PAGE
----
This curated collection focuses on the former residences of influential “in the life” African-American writers, performers, and activists, most of whom were associated with Harlem, a neighborhood that has been home to a significant portion of the Black LGBT community since the 1920s.

These individuals spent all or part of their lives working during a racially segregated and homophobic era; through their writing, activism, and/or public speaking, they were actively involved in the civil rights and LGBT rights movements.

We are in the process of adding more sites related to African Americans and other communities of color (such as Latino and Asian American) and would like to hear from you if you have suggestions.

Header Photo caption

At a September 18, 1963, New York City press conference, civil rights activist Bayard Rustin and activist and author James Baldwin call on President John F. Kennedy to intervene in Alabama Governor George Wallace’s handling of protests that were held after the 16th Street Baptist Church bombing in Birmingham killed four Black girls. They hold an arm band to be worn at an NYC rally on September 22. Photo by the Associated Press.

On the Map

Featured Historic Sites (9)

437 East 12th Street
Ernestine Eckstein was an influential lesbian of color who was active in the LGBT rights movement in the pre-Stonewall years. While living in this tenement building, from 1964 until 1968,... Learn More
580 St. Nicholas Avenue
Legendary Black performer Ethel Waters lived in this apartment building from at least 1925 to 1927, when she was well known in Harlem's lesbian circles. During this time, an important... Learn More
315 Convent Avenue
Jazz great Billy Strayhorn lived here with his partner, jazz pianist Aaron Bridgers, from 1939 to 1948, though Strayhorn stayed until 1950. During these years, the openly gay Strayhorn forged... Learn More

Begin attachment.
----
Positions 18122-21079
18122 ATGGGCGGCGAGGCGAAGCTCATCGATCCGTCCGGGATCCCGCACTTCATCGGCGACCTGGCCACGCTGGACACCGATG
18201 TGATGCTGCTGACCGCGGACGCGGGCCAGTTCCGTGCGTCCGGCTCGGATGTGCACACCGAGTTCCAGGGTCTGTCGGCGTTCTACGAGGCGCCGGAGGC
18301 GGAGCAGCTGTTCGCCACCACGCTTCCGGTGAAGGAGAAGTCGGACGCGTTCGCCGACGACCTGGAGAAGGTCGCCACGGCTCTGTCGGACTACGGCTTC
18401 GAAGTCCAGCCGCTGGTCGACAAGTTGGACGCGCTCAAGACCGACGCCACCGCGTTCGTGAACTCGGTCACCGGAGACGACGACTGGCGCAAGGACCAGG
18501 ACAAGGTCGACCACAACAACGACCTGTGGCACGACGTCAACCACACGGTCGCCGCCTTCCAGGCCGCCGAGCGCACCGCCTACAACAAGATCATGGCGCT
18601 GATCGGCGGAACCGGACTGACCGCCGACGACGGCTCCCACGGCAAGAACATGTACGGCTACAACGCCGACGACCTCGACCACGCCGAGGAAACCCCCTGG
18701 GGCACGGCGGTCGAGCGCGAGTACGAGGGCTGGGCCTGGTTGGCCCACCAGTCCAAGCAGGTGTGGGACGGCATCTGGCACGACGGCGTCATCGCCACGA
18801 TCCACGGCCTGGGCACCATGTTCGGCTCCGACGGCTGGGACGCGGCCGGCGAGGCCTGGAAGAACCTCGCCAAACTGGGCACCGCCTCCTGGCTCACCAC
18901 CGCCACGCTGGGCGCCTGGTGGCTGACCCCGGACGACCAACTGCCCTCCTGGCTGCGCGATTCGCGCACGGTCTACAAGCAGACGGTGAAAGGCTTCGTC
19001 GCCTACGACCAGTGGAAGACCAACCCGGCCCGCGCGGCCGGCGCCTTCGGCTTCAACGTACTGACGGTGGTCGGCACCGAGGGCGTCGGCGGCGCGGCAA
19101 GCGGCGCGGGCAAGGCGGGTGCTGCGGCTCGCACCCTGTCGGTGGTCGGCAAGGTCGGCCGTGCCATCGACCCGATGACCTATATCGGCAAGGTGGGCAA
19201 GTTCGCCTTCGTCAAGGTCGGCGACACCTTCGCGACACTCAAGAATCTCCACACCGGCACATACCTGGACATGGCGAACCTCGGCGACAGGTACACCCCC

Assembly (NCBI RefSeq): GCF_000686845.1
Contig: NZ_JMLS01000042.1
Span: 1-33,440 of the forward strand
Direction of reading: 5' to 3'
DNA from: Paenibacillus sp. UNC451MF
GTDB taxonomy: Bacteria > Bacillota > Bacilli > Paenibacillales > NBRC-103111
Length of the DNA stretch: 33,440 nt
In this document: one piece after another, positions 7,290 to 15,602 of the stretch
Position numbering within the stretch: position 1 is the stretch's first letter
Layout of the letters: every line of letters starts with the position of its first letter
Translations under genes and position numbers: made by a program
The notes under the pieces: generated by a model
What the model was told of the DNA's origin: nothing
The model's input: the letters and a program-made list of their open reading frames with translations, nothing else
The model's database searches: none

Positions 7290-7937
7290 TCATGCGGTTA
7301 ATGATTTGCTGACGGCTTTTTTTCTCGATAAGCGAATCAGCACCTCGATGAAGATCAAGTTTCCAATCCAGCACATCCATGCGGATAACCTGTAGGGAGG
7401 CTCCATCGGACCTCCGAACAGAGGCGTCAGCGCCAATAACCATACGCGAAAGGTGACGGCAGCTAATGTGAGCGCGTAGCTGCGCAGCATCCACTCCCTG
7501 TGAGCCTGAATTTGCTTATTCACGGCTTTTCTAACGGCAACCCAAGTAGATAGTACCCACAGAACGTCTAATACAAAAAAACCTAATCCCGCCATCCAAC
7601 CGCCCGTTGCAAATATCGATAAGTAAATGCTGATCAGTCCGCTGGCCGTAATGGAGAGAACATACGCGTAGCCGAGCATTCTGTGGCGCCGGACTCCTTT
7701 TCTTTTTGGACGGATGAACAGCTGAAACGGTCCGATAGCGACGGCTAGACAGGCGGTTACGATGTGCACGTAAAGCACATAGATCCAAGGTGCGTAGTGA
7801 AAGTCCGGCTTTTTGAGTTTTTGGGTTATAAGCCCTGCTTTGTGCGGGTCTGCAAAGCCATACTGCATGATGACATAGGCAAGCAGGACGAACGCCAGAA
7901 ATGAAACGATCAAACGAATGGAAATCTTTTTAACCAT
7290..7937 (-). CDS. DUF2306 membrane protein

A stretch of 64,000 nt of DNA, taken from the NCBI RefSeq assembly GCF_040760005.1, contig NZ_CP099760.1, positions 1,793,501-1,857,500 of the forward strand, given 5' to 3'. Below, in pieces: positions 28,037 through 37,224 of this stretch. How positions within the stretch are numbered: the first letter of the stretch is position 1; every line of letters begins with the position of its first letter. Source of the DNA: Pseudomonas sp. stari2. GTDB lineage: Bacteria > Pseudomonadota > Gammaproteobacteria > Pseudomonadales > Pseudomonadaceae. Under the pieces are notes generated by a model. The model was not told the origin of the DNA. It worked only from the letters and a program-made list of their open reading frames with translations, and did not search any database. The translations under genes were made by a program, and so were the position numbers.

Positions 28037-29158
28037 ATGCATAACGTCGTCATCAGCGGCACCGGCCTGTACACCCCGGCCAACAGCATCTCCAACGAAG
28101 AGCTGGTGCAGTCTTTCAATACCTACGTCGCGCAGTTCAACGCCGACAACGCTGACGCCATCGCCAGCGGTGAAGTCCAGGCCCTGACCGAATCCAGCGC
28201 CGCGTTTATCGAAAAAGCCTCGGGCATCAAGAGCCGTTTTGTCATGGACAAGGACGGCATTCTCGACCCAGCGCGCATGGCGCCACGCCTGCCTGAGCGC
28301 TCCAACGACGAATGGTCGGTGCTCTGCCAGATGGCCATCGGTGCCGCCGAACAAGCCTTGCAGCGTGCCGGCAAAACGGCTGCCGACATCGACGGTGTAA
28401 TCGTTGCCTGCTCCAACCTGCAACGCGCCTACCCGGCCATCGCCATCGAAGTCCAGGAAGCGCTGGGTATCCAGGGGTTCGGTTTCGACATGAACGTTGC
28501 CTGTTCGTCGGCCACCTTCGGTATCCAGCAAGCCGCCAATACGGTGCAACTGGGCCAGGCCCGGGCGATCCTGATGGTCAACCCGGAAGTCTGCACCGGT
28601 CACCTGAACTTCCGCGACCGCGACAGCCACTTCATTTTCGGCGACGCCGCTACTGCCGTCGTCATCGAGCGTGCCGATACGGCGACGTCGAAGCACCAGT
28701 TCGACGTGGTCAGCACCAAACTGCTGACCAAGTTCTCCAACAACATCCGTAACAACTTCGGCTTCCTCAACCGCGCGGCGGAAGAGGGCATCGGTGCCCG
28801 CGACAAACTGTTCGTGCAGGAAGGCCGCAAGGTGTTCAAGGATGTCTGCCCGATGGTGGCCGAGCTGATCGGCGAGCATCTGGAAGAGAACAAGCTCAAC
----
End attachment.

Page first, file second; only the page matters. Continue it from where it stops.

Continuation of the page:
639 East 169th Street
Mabel Hampton was an African-American performer during the Harlem Renaissance and, in the 1970s and ‘80s, a key member of the Lesbian Herstory Archives. An icon of the New York... Learn More
20 East 127th Street
Langston Hughes, celebrated poet and leading figure of the Harlem Renaissance, lived on the top floor of this Harlem rowhouse from 1947 to 1967. While here, Hughes wrote many notable... Learn More
337 Bleecker Street
From 1953 to 1960, playwright and activist Lorraine Hansberry resided in the third-floor apartment of this building. While here, Hansberry lived parallel lives: one as the celebrated playwright of A... Learn More
Building 7, Penn South
Bayard Rustin, one of the most important yet little-known figures of the Black civil rights movement, lived in an apartment in this Chelsea building complex from 1962 to 1987 (his... Learn More
137 West 71st Street
Literary icon and civil rights activist James Baldwin used this Upper West Side remodeled rowhouse as his New York City residence from 1965 until his death in 1987. Although he... Learn More
207 St. Paul's Avenue
Acclaimed Black lesbian feminist, writer, and activist Audre Lorde lived here with her partner and two children from 1972 to 1987. While here, Lorde was a prolific writer who authored... Learn More